Now that we've established what it isn't, I wanted to talk a moment to talk about what it is. It is a game built on the bones of classic fantasy adventure games. It's got plenty of those elements. Six attributes, which along with a lineage and an archetype, define the bare bones of a character. Combat, along with much of its conflict resolution is resolved with the toss of a twenty sided die. Characters earn experience points. Characters level up. Characters earn magic items. But that's simply the "how" of the game. It's not what the game is.

The Hero's Journey, Second Edition is a game about fairie stories and friendship. Those are easy words to use, but what do I mean? When we think of fairie stories we think of the Big Bad Wolf, Rapunzel, Jack and the Beanstalk, Cinderella. But fairie stories are more than Mother Goose and the Brothers Grimm. They're told and retold, reshaped and reformed, with the core essence somehow still as timeless and evident as ever. They're Tangled and Frozen, Farmer Giles of Ham and the Princess Bride. What makes them endure, what makes them timeless is that they resonate with us and have for hundreds of years, through thousands of retellings and reimaginings. But why? Why are they still with us after all this time?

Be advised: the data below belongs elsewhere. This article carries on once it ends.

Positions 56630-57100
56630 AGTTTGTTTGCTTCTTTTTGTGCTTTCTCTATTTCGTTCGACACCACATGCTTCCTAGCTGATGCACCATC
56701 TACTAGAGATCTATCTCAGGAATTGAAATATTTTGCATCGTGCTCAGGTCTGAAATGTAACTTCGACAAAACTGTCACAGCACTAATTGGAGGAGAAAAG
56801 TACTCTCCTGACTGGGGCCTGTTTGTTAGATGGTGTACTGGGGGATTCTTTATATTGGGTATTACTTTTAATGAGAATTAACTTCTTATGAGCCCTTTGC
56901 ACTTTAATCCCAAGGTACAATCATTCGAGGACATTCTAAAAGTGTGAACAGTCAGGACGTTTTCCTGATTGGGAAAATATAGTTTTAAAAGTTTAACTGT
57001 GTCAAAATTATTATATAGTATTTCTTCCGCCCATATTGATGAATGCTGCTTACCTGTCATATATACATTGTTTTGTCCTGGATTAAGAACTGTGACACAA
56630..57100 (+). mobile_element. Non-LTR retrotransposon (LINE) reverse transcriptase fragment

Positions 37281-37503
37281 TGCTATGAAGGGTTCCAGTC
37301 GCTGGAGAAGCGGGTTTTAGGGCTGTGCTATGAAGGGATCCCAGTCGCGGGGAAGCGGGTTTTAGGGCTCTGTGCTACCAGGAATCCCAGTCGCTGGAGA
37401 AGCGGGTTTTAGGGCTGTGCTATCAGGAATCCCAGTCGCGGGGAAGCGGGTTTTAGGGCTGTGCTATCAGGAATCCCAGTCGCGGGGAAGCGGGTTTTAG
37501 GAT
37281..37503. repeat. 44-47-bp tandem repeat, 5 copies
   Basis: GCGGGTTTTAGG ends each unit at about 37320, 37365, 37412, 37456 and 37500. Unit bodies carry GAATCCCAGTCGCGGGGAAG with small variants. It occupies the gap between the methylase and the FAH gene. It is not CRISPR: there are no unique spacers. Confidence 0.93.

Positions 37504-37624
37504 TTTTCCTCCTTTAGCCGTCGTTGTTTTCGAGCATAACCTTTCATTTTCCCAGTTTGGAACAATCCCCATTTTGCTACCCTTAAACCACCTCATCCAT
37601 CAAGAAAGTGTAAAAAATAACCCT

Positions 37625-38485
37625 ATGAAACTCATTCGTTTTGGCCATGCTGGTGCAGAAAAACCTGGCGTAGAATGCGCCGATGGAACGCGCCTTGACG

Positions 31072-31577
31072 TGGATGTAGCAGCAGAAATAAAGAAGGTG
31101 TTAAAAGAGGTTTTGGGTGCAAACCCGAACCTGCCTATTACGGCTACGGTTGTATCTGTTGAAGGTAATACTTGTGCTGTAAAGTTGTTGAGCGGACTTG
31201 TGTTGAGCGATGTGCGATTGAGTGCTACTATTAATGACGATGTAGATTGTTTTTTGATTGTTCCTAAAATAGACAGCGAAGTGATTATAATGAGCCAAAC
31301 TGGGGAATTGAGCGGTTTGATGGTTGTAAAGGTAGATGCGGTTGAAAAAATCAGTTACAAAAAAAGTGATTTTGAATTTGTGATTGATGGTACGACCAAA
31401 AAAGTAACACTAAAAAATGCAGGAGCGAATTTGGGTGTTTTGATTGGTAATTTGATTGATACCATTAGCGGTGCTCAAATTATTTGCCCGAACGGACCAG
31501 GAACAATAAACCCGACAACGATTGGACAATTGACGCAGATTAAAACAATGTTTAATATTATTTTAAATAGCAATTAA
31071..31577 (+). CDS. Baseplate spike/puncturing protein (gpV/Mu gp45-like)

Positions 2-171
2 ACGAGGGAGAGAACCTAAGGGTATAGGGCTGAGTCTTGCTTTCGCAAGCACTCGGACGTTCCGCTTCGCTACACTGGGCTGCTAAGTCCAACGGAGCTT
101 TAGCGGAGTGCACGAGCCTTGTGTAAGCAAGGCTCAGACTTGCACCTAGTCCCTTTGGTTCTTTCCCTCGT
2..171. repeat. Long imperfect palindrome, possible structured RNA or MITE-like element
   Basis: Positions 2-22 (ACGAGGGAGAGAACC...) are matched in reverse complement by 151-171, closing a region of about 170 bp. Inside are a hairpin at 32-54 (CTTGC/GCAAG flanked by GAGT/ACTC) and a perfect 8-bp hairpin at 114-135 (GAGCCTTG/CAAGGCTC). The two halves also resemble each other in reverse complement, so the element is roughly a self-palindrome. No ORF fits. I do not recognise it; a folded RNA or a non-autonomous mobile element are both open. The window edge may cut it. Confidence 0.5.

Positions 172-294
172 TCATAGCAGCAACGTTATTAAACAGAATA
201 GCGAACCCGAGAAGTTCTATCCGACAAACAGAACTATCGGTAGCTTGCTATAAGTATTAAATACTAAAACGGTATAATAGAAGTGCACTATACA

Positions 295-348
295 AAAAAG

Because at the core of all these wonderful stories that I've loved for my entire life are a few central themes: The forest is dangerous and you shouldn't wander from the path. There are dragons beyond the edge of the map. Magic is wonderful and inspiring. Fairies are strange and dangerous. Heroes, as long as they have a pure heart and a few good friends, will triumph over evil. 

Errants of Dunvegan
Errants of Dunvegan,
from the supplement Adventures and Interludes.